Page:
“I think that we will see that even though we may part ways with those on the Traditionalist side, we will do so with a blessing,” Copeland said. “And we’ll do so unlike any mainline Protestant denomination has done before.”
Muyombo had been invited to give the day’s homily, based on the story of the Magi.
He said he was reminded of the varied reactions to the birth of Christ that brought the Magi to the manger, from worshipful (in the case of the Magi and others), to anger in the case of Herod, and then the indifference of chief priests and other religious scholars.
“Surprisingly, they had a reaction of indifference,” he said. “They were so engrossed in their temple ritual, they were so engrossed in their legal discussions, they were so engrossed in their legislations, that they were indifferent to the birth of Christ.”
Muyombo tied this reaction to discussion about the internal turmoil within the church, pointing it out as a struggle for power and control, adding that the fight for those two things “are toxic to our church community.”
“They create instability and dysfunction in our community and our family and our church,” he said. “As United Methodists, we must acknowledge today that our polity has become dysfunctional. Our legislative process only gives power to the majority.”
“God’s ever-expanding embrace is challenging us to create systems and polity where the voices of the minority – people of color, the poor, the sick, people of other sexual orientations, the marginalized – can have a voice,” Muyombo said.
Less than a mile away sits Cochran Chapel United Methodist Church, the first piece of deeded church property in Dallas County, where the original hand-written deed still hangs in the sanctuary.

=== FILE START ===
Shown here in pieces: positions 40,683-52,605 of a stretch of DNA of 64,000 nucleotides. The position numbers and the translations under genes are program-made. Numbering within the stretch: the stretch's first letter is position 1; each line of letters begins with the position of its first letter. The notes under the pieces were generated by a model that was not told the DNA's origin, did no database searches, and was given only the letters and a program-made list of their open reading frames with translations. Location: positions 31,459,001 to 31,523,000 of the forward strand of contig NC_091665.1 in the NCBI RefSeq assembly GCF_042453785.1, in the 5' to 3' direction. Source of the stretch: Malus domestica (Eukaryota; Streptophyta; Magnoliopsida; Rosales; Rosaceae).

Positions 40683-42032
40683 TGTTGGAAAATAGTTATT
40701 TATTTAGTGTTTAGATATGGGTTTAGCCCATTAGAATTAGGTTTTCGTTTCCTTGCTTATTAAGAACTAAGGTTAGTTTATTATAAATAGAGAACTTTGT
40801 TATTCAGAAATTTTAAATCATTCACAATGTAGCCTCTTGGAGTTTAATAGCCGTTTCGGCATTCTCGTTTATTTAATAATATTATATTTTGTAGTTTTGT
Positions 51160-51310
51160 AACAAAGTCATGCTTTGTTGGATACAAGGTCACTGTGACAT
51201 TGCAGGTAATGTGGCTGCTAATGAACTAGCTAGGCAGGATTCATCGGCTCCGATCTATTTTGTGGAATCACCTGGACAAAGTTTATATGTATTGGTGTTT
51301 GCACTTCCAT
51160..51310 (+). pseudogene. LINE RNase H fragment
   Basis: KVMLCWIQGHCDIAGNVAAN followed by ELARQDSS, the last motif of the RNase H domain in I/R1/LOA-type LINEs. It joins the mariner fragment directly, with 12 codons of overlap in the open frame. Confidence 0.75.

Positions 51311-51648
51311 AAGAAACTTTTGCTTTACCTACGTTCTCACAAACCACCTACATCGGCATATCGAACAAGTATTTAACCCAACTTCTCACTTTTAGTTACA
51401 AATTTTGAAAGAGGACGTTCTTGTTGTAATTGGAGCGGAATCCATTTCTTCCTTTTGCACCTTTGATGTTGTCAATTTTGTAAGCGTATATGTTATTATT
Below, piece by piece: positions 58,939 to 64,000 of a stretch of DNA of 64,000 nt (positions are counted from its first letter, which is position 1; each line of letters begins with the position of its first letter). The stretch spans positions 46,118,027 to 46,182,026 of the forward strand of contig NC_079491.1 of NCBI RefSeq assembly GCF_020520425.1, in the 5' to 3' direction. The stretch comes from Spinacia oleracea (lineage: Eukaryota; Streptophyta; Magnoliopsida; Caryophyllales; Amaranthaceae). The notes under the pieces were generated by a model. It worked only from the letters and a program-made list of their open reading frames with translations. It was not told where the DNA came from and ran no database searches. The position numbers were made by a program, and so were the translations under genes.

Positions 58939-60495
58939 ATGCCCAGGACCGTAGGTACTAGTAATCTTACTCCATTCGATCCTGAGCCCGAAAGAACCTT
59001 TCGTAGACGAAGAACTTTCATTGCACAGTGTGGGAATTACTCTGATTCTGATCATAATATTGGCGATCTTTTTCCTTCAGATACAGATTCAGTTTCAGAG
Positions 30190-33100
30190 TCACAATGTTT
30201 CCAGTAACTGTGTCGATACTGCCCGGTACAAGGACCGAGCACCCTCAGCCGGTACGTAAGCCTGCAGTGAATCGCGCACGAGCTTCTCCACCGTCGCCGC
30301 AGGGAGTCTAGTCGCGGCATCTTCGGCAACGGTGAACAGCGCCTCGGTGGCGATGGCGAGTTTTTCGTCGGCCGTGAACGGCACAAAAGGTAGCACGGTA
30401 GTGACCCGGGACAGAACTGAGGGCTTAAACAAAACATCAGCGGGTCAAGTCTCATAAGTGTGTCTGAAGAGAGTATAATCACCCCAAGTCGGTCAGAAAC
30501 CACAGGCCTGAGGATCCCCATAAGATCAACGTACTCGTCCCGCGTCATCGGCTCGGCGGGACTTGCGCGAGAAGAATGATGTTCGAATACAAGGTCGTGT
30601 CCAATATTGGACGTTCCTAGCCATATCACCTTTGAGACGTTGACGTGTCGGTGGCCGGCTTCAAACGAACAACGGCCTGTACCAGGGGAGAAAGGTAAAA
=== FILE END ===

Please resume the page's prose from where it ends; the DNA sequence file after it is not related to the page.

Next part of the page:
There, said senior minister Jeff Hall, there is less angst than some of the larger Dallas Methodist churches about what is going on, largely because the historic church is smaller.
“Like many United Methodist churches, our congregation has folks whose theological and political leanings fall across the full breadth of the spectrum,” Hall said. “We have some members who are outspoken in their traditional beliefs concerning human sexuality, while many others are openly accepting and affirming of the LGBTQ+ community – and especially their family members and friends who are a part of that community.”
Hall said that the potential separation hasn’t been a main topic of conversation, but he does think it will become one.
“I think many of our members will develop a greater interest in the issues that portend a split, especially as the next General Conference gets closer,” he said. “Our leadership board in particular will have to undertake discussions about what action we will take in response to developments at General Conference.”
Regardless of what happens, Hall said his goal will stay the same.
“My aim as the pastoral leader here is to continue to welcome all people in Jesus’ name so that we might do the work of making disciples of Jesus Christ for the transformation of the world,” he said.